In Karachi, it takes 20 minutes to go 20 metres for a swim! (Asia Cup diary)

June 27th, 2008 - 10:25 pm ICT by IANS  

Karachi, June 27 (IANS) The distance between the Pearl Continental and the Sheraton here is hardly 20 metres, with a narrow road separating the two posh hotels - but it takes the Indian cricket team all of 20 minutes to go from the one to the other for a swim. Thanks to what the local administration dubs as “VVIP’ security”, the Indian players participating in the ongoing Asia Cup here have to first board the team bus at the Continental surrounded by elite commandos. The bus then moves to the Sheraton, where the players make a beeline for its newly renovated pool.

It’s hardly a pleasure trip, but the Indians try to make the most of it, because apart from that excursion, it’s like a “jail-term” for them.

“The players feel like they are in prison,” an Indian journalist covering the Asia Cup told this correspondent.

“For the ones who’ve been to Pakistan before, it’s nothing new. But the younger boys are getting impatient and are trying to get permission to go out shopping,” he added.

Pakistani officials are taking no chances about the security of players and officials at the Asia Cup.

The six-nation tournament is a platform for them to prove that Pakistan is a safe place for the ICC Champions Trophy scheduled for September. A few of the competing teams for that tournament, especially defending champions Australia, have already raised security concerns and there are apprehensions here that the tournament might be relocated from Pakistan.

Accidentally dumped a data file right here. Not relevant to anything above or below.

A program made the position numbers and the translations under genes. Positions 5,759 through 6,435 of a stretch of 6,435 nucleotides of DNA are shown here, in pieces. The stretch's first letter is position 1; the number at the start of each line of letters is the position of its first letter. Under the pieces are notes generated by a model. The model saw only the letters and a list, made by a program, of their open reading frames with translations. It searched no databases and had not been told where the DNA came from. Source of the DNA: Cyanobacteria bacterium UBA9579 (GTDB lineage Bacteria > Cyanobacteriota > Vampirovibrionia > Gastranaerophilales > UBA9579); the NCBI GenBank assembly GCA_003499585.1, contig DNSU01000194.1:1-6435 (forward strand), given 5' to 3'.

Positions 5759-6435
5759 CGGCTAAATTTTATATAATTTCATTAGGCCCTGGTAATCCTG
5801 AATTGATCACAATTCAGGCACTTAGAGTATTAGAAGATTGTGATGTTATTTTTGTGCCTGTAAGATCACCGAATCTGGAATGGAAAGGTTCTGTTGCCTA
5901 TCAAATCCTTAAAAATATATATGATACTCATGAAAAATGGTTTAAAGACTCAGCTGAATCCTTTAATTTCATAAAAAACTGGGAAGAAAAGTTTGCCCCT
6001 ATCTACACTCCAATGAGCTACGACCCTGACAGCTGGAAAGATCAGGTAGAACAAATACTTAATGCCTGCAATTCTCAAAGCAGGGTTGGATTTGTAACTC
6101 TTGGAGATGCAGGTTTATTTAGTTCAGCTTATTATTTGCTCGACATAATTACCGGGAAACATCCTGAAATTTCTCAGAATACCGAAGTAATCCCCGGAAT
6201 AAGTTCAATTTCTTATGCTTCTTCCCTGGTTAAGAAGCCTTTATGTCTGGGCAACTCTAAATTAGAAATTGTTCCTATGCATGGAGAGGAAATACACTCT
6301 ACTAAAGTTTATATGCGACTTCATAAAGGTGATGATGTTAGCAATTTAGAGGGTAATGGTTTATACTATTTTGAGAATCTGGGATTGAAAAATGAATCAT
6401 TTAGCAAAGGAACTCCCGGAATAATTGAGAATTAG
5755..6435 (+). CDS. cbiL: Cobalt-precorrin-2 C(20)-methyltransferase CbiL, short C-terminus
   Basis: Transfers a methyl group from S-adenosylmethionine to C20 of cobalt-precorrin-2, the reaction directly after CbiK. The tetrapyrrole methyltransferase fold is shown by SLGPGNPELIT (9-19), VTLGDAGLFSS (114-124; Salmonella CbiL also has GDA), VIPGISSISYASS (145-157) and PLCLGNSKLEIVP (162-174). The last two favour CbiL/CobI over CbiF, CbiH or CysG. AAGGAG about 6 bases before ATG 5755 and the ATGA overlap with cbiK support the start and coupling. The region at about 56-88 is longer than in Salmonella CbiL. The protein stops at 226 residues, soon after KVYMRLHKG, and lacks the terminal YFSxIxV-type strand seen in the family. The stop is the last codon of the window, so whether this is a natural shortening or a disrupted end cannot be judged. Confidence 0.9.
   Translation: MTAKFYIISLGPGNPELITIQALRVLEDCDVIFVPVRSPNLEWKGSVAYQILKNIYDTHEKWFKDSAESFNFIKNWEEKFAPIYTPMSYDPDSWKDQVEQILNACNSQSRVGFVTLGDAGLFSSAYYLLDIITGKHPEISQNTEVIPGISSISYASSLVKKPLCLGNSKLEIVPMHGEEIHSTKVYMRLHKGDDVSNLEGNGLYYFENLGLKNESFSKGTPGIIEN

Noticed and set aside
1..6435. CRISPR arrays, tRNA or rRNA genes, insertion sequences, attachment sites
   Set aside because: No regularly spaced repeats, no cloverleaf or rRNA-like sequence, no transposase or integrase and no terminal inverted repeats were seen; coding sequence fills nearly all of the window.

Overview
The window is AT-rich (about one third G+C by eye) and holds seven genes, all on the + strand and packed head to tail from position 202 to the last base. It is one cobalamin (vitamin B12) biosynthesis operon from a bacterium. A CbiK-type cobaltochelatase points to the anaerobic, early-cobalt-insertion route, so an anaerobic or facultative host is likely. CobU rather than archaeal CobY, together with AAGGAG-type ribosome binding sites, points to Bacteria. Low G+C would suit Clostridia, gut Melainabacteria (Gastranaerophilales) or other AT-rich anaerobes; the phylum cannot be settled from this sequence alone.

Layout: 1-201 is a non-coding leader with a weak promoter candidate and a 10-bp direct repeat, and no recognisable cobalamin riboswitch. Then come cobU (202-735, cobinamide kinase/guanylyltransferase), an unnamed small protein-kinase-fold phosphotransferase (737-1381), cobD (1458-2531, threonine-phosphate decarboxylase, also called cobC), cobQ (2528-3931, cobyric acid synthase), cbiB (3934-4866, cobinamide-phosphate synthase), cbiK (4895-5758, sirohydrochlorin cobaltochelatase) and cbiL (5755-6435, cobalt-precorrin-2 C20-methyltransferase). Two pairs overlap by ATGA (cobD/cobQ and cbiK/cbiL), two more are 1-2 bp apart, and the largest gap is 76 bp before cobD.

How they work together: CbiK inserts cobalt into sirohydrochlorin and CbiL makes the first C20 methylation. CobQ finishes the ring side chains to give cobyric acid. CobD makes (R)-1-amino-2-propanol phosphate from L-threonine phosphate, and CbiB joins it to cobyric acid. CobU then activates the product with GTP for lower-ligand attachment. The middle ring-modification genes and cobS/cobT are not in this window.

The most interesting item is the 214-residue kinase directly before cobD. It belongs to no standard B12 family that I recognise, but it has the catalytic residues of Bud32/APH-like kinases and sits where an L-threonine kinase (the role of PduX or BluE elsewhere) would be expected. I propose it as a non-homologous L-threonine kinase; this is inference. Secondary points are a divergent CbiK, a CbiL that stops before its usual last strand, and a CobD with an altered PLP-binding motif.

But Pakistan Cricket Board officials are of the view that if the Asia Cup - that includes four Test playing nations - concludes without any incidents, then teams like Australia will have no reason to boycott the Champions Trophy.


Dada the great

Saurav Ganguly may not have come to Pakistan for the Asia Cup but the tournament’s first rest day Friday completely belonged to the Prince of Calcutta.

His wife Dona basked in glory as she received the Asian Cricketer and Asian Batsman of the Year awards on behalf of her husband at the Asian Cricket Awards ceremony held here on Friday.

The former Indian captain beat his illustrious compatriot Sachin Tendulkar and Sri Lankan stars Mahela Jayawardene, Kumar Sangakkara and Muthiah Muralitharan to bag the award.

Dona was pleased to accept the awards but was unwilling to answer any questions about Sourav, who is in London caring for his ailing father.

When former Pakistan captain Rameez Raja, the MC at the ceremony, asked her to comment on “how good a husband Ganguly was”, she just smiled and left the stage saying: “I’ll tell you about that later.”

Ganguly was not the only Indian whose performance was celebrated at the Asian Awards.

Sachin Tendulkar bagged the Best ODI batsman award while Gautam Gambhir was named the Best Twenty20 batsman.

Gambhir thanked team-mate Virender Sehwag for his success.

“Most of the runs I’ve scored in recent times came from the bat of Sehwag,” he said pointing out that Sehwag’s bat did the trick for him.

Yuvraj Singh was given a special award for his six sixes in an over in a match against England in the inaugural World Twenty Championship in South Africa last October.

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